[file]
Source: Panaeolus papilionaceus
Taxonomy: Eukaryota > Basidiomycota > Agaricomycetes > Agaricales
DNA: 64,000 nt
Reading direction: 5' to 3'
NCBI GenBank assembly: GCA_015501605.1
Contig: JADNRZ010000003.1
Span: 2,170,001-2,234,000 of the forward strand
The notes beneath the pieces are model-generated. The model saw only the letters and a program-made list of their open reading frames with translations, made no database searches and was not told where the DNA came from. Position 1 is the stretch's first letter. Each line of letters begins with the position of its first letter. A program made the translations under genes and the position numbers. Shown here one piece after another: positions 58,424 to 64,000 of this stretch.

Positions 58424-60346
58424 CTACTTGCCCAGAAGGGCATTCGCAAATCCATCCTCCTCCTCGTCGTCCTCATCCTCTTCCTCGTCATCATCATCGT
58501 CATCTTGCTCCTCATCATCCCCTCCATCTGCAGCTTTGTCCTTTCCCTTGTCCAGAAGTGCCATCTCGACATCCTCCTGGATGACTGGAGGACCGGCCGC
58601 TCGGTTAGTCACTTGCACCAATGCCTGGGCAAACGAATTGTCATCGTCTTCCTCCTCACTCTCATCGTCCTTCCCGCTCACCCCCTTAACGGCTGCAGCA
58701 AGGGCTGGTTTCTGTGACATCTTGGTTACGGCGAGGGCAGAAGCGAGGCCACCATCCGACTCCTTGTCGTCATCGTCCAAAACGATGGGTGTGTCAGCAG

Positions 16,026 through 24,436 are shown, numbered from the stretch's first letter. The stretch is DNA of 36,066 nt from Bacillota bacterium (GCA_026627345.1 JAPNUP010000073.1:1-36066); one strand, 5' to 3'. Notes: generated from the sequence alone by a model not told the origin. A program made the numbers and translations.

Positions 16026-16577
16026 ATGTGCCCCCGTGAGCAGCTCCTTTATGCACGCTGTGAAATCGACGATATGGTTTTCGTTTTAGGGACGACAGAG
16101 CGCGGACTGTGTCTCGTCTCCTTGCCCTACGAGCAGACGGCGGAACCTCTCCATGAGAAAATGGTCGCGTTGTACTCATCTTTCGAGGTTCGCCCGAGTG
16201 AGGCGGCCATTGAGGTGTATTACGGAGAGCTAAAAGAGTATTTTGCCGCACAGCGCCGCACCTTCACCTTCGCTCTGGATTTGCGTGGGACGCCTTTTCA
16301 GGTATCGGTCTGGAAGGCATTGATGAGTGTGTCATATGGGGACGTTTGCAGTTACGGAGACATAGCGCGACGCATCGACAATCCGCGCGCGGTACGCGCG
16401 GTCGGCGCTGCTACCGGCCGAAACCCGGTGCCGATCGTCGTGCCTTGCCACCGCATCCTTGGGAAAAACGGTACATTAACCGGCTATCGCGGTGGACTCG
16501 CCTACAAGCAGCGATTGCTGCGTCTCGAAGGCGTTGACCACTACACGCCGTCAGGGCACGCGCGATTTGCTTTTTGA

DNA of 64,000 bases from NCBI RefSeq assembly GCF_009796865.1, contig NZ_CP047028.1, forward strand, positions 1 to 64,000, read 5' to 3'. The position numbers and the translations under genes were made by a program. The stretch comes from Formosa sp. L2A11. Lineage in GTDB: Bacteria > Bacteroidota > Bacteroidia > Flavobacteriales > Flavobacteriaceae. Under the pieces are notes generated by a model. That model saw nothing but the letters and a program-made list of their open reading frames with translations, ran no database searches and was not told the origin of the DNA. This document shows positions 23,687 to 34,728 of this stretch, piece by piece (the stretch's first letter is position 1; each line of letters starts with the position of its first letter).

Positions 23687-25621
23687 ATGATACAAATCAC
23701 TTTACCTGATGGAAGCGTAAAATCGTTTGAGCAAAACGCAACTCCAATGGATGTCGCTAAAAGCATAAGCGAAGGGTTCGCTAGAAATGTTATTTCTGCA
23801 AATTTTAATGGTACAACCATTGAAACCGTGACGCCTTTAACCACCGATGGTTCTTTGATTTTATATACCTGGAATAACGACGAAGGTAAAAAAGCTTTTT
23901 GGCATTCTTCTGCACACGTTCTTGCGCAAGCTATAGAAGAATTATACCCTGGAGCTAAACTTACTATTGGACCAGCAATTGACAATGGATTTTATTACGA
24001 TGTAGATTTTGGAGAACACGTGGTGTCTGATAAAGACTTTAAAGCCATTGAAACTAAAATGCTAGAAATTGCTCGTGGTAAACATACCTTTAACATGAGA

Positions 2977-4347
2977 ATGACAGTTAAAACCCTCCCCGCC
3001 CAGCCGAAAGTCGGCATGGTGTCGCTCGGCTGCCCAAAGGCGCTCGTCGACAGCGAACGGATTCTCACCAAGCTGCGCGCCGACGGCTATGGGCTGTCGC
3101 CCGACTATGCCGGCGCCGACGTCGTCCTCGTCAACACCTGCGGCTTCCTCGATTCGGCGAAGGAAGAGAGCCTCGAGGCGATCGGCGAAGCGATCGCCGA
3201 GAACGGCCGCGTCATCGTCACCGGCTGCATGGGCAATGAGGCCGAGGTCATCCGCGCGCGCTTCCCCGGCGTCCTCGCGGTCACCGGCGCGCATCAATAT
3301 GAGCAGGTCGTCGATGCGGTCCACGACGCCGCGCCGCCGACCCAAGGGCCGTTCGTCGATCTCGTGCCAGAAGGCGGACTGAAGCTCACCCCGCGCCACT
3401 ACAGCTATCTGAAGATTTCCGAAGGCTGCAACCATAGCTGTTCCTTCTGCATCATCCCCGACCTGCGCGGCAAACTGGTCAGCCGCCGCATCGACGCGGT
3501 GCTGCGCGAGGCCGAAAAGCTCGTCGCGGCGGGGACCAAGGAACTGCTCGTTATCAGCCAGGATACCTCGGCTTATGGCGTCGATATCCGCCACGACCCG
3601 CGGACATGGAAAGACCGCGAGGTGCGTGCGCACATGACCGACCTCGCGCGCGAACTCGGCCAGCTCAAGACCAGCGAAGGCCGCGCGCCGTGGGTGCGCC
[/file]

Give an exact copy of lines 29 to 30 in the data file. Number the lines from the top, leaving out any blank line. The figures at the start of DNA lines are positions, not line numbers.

Positions 2977-4347
2977 ATGACAGTTAAAACCCTCCCCGCC